Tuesday, 22 April 2014

The Regeneration of Dock Park

The Stove set up temporary residence one afternoon last week in the newly regenerated and renovated Dock Park as part of the ongoing festivities celebrating the park's clean face. In anticipation of this year's Nithraid, we took to the river - send massed flotillas of paper boats downstream and out to the Solway. 
Photographs: Galina Walls - more available here 
The boats were christened after famous links to the Park's history including: 
The Great Pedalo (Kirpatrick MacMillan - inventor of the bicycle and honoured by the footbridge) 
The Dragon Slayer (.. St Michael's Bridge at the top of the park)
The Tweed Rose (Rosefield Tweed Mills on the opposite bank) 

The Rosefield Mills featured as part of one of Lisa Gallaher's pieces made for TDRM: Dumfries during InBetween Dumfries. Working with local artist Evelyn Gray, Lisa produced a tweed coat incorporating Evelyn's sketches of the mills... more of that and other Inbetween projects here 

 The two week long youth festival coinciding with the school holidays was envisioned to shape how the park as a public space could be used by the good folk of Dumfries, and the re-instate the park within the psyche or awareness of the town, as opposed to a periphery space. 

With the park's Victorian history, could a new fashion for a contemporary promenading culture be re-invented? 
promenade (ˌprɒməˈnɑːd) 
 — n 1. chiefly ( Brit ) a public walk, esp at a seaside resort 
2. a leisurely walk, esp one in a public place for pleasure or display 
3. ( US ), ( Canadian ) a ball or formal dance at a high school or college 
4. a marchlike step in dancing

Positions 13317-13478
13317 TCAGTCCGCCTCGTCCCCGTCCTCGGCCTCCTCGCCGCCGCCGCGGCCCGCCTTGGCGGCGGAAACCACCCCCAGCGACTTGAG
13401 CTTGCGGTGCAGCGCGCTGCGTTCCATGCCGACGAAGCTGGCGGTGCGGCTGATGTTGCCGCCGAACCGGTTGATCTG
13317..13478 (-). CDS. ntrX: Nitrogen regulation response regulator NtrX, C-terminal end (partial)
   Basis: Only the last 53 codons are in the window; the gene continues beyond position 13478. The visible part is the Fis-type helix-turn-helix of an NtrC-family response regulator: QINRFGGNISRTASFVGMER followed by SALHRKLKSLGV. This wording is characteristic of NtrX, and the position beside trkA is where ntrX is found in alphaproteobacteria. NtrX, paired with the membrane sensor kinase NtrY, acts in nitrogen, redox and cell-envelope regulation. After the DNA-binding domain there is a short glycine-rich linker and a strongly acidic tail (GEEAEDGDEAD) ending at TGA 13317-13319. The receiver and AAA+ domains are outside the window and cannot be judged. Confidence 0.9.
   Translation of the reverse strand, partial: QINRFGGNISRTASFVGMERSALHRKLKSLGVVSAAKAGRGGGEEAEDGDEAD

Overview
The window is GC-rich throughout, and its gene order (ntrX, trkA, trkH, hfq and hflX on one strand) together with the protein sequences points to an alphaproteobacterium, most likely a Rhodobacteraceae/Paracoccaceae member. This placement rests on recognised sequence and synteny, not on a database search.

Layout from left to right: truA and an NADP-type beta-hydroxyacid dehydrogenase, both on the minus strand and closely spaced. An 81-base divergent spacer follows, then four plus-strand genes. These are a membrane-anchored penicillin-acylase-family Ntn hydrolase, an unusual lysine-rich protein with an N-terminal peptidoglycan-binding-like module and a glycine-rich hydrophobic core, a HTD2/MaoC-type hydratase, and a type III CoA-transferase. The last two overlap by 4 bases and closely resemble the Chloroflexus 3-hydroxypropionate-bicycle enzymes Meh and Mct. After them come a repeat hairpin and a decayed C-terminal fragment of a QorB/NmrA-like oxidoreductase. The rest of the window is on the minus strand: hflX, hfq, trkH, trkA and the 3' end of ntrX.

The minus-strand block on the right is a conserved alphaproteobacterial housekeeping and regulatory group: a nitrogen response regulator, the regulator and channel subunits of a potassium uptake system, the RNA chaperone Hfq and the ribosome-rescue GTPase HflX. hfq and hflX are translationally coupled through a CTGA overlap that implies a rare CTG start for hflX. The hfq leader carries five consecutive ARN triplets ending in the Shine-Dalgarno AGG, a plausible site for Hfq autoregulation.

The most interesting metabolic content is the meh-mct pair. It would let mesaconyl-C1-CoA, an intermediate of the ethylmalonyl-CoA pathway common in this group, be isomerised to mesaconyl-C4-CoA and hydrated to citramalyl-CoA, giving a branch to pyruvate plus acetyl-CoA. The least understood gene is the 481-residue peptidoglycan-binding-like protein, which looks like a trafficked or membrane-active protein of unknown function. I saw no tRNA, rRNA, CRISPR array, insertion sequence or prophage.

5. a marching sequence in a square or country dance 

 [C16: from French, from promener to lead out for a walk, from Late Latin prōmināre to drive (cattle) along, from pro- 1 + mināre to drive, probably from minārī to threaten] 


On walking around the park, The Drying Ground particularly caught my interest - as Glasgow City Council looks to controversially impose new rules on the use of their public parks, with Drying Grounds clearly outlawed: 

" 11.1 No one shall in any park, except with the prior written consent of the Director: 

 (f) hang linen or other material, beat, shake, sweep, brush or cleanse any carpet, rug, mat or other article. "
The trampolines are due to make a comeback as part of the regeneration works 
The full list of proposed banned activities includes organised sports, gatherings of more than 18 people, walking more than 4 dogs and outdoor education - a full and interesting article on the A Thousand Flowers blog or to read the rules for yourself head here


The importance on non-commercial public spaces, and their benefit to town and city life not just in terms of regenerating the surrounding areas but also in creating spaces (and therefore towns) where people want to be is discussed by Animal Behaviourist turned City Planner for NYC, Amanda Burden in her recent TED talk (available here) 

The bandstand has also had something of a facelift.. a new alternative music venue for Dumfries?
As groups like the Incredible Edible's continue to promote and grow a greener vision for the town, how can the parks play an active role in this? How do these public spaces become once again instilled as part of the townscapes' sense of self? As 100 High Street remains closed for the time being, do keep an eye out for the Stove in exile throughout the town over the next few months, and if this great weather continues, we can maybe reconvene our meetings in the park.. 

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